When disaster strikes, whether in the form of an earthquake or a production plant going up in flames, the actions and decisions of first responders can affect directly the number of lives saved. But how well can anyone prepare for a situation without actually experiencing it?
The answer is quite well, thanks to state-of-the-art VR training programmes, which immerse users into a seemingly real disaster scenario. Background noise, visual and auditory cues create unique settings and incidents which require users to respond to the specific situation. This hands-on approach is far more effective than learning check lists for a number of possible disasters.
VR training is becoming used increasingly because there are many advantages including:
•Safe – trainees can practise real-life skills in a safe environment
•Efficient – individuals and large groups can train alone or together
•Comprehensive – predesigned modules cover all types of situations
•Cost effective – VR training doesn’t require special environments to be built or people to be transported, can be used multiple times and may be offered for free to emergency services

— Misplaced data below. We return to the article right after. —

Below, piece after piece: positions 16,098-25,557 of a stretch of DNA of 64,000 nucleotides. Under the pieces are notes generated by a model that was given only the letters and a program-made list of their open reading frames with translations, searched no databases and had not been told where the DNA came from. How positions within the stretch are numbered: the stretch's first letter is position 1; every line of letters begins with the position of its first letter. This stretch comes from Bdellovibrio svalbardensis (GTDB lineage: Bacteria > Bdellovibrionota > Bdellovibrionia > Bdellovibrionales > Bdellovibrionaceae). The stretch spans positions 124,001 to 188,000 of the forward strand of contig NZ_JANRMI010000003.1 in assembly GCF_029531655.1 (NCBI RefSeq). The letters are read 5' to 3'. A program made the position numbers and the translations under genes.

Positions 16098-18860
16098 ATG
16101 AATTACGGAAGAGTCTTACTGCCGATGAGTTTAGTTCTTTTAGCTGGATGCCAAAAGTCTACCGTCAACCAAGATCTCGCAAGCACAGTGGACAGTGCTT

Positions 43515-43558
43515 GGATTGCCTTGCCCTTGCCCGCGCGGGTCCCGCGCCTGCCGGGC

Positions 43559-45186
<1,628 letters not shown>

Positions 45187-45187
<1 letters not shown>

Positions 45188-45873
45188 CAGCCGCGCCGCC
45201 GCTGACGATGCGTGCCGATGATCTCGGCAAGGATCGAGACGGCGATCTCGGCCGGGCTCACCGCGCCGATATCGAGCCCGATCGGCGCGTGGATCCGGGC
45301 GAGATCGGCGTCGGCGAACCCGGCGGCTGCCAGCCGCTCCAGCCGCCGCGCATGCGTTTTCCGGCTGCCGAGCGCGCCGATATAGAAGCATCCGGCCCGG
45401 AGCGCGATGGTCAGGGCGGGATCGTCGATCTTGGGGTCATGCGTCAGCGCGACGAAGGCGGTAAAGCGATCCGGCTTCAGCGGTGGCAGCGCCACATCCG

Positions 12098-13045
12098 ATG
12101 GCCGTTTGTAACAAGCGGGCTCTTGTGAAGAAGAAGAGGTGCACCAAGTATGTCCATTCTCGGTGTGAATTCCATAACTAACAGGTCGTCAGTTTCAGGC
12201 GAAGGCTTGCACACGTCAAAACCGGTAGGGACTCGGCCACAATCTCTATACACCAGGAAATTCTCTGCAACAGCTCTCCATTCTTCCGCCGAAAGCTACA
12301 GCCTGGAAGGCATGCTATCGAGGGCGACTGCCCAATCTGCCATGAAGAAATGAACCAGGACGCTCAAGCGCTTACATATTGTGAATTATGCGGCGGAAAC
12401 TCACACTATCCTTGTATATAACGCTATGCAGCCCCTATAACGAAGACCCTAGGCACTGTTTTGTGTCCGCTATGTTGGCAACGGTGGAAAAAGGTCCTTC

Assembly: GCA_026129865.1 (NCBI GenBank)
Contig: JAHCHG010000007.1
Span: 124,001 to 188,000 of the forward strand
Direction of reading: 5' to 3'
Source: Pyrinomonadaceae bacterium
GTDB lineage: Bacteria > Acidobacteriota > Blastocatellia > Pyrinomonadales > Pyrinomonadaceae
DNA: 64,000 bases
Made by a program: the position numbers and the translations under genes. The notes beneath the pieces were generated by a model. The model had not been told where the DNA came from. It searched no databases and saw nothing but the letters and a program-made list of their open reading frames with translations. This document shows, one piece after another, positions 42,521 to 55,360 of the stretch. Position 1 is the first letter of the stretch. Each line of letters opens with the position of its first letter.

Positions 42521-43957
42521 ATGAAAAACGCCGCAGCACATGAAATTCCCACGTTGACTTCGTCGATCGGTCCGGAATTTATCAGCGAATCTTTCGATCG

•Tailored – response agencies will be able to tailor open source platforms to suit their requirements, infrastructure and available resources
•Scalable – agencies can train alone or together for a coordinated response with other emergency services
Behind the VR scenes, software drives components such as displays, sensors, images, maps and tracking technology, which link to the hardware (headsets or helmets). A number of IEC technical committees (TCs) and their subcommittees (SCs) produce International Standards and have testing systems which help ensure the reliability, safety, efficiency, interoperability and quality of the components within this technology.
Find out more in our e-tech article: Virtual training for real situations